You may watch the video or read the transcript below.

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Today, I’m going to answer a question that has plagued me as I began working on my storyboarding portfolio: Do you need to have locations and characters designed to storyboard?


I heard that sometimes, particularly regarding feature animation films that are created in-house, storyboard artists appear on the scene before other designers. Or there may be some early concept sketches to get the storyboards going as designers work on developing characters, props, and locations. Alessandra Sorrentino suggests talking to design departments to figure out what is possible and what may be too expensive to create as a storyboard.

In TV, according to my friend Dany Demysh, character designer extraordinaire, storyboard artists usually have access to a FunPack based on the script. The lead designer will create the FunPack working with the director, providing a 3/4 front and 3/4 back views of the character with some facial expressions to give the board artists a launching point. The designs the board artists use then are considered tight roughs, so they are close to final but might be tweaked later once production starts.

Regarding storyboarding for live action, according to Aaron Sowd, it’s good to go on location and get as much reference from different angles as possible of the location and to talk to other teams — be informed as much as possible, before you begin storyboarding.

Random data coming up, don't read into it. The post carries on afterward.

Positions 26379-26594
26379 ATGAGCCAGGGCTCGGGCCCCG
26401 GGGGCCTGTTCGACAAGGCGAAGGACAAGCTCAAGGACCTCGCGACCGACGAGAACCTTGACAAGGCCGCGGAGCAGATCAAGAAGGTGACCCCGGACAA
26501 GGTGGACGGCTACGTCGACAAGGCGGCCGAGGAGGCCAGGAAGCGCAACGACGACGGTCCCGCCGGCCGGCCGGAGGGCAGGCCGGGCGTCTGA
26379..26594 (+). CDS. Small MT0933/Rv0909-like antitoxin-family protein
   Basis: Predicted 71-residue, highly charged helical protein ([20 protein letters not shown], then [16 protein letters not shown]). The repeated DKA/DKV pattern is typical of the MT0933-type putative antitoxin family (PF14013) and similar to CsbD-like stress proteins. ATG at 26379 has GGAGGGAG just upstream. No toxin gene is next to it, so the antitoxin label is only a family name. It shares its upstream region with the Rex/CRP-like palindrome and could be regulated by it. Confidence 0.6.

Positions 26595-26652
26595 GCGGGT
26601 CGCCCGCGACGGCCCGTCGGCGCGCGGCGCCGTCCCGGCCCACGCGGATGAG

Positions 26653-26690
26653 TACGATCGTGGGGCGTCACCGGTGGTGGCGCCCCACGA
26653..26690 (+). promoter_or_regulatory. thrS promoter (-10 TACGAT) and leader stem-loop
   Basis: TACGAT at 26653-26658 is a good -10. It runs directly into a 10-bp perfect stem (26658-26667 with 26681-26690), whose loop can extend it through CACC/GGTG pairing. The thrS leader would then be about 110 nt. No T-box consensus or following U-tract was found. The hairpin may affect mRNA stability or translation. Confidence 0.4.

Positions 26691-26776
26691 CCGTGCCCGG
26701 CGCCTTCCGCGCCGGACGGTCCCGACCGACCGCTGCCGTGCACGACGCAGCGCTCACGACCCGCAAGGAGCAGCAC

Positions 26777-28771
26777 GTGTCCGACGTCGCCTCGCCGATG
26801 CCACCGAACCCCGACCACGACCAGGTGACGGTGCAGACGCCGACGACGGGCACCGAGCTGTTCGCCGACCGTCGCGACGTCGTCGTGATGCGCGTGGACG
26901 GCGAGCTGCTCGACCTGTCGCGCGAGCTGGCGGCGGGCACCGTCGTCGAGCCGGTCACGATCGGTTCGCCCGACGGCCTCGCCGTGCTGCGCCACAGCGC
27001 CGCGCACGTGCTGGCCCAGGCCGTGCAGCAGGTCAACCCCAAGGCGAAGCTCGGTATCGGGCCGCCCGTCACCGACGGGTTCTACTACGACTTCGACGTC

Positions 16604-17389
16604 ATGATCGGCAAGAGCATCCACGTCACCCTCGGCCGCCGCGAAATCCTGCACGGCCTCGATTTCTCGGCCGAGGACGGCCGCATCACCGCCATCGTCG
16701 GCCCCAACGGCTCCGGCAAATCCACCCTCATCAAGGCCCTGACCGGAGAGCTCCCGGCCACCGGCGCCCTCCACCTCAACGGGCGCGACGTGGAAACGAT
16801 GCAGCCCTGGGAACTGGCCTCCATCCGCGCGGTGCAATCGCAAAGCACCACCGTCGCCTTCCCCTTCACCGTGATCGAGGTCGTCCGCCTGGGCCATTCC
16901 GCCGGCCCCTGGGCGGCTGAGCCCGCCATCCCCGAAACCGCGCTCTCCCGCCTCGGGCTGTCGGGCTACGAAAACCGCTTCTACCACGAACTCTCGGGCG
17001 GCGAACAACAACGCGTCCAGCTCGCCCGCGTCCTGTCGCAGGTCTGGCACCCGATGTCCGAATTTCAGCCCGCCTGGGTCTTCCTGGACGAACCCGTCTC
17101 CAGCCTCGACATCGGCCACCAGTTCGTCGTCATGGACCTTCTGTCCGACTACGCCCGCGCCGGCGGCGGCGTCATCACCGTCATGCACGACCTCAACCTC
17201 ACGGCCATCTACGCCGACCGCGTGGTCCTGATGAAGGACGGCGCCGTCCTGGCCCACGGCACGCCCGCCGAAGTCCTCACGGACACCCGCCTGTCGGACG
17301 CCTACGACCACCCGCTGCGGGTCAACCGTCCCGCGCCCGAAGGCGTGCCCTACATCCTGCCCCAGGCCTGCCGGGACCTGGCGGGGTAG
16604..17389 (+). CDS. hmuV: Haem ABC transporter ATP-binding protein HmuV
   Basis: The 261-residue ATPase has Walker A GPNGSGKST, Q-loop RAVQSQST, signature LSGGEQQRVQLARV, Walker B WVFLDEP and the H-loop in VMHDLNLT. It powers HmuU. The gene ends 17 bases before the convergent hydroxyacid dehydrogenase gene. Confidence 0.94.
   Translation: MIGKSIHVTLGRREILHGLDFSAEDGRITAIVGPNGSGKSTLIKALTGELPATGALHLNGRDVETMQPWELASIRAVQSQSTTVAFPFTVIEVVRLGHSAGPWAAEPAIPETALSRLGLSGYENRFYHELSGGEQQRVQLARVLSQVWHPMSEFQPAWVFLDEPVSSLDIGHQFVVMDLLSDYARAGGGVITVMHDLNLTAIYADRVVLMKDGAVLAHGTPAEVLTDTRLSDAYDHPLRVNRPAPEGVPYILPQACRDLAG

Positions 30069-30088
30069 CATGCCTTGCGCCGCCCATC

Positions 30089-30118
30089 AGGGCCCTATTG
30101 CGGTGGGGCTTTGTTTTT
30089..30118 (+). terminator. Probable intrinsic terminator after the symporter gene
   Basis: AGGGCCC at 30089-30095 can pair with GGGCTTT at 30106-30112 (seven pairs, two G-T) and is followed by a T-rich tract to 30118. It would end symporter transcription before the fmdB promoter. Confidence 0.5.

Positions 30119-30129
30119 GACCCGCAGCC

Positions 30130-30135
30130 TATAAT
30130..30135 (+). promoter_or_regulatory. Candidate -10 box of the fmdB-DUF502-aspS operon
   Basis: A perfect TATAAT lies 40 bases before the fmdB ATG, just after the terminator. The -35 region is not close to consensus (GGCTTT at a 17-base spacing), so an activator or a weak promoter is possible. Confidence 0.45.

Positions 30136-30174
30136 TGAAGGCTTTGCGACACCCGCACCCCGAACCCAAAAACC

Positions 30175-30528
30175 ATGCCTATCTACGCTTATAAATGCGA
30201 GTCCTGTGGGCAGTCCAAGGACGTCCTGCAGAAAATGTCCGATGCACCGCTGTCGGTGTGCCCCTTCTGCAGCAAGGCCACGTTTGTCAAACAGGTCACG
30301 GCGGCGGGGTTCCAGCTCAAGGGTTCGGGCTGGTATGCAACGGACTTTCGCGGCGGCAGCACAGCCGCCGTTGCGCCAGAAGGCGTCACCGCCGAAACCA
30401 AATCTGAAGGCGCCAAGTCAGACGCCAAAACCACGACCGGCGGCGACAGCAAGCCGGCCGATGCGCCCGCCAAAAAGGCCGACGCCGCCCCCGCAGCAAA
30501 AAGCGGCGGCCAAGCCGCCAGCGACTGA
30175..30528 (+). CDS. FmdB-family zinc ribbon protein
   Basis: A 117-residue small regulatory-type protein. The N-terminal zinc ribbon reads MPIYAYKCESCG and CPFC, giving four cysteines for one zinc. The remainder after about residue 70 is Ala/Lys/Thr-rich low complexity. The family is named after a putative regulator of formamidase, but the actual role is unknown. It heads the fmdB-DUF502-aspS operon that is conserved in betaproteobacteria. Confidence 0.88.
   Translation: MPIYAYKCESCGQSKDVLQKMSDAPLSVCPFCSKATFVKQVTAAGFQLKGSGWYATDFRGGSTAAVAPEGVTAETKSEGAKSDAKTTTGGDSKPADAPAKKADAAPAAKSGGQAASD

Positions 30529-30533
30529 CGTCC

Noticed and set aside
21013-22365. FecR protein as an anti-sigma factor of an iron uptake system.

The Phantom of the Opera — Thumbnail — Phantom and Christine.

For the purpose of creating a portfolio piece, which is what we are doing… I guess it depends on your preference.

For “The Phantom of the Opera” I have some concept sketches and some rough designs of the characters, but as yet, I do not have the characters designed. I do know roughly what locations should look like, but I have yet to gather references and create layouts and location designs.

The Duchess Deal by Tessa Dare Cover

Since this is a portfolio piece, you may wish to take existing character designs and cast them in your story. For example, I though about storyboarding a funny scene from my favourite romance novel The Duchess Deal by Tessa Dare casting Ariel and Erik from Disney’s “The Little Mermaid” as Emma and Ash and an anthropomorphic Shere Khan from Disney’s “The Jungle Book” as the butler Kahn.

Using existing designs may be a good idea for a portfolio piece, since showing that you can work with existing character designs is a skill every story artist should have.

“The Duchess Deal” Cover Art with Ariel and Eric

As a storyboard artist, your job will not be to design characters. Also consider that storyboard artists do not draw characters as they are designed. They create simplified versions of existing characters. What is important as a story artist is to be quick, clear, visually tell the story and capture the emotions in the scene.

Disney’s The Little Mermaid: Stills vs. Storyboard

Disney’s The Little Mermaid movie stills vs. storyboard art by Roger Allers. © Walt Disney Animation Studios. Used for educational purposes. Source: Google Images

Your mission if you choose to accept it following this post is:

  1. Create simplified character and location designs to use in your storyboard.
  2. Or adapt existing character designs to use in your storyboard.

Until next time: Stay creative!

PART 4 Coming Soon!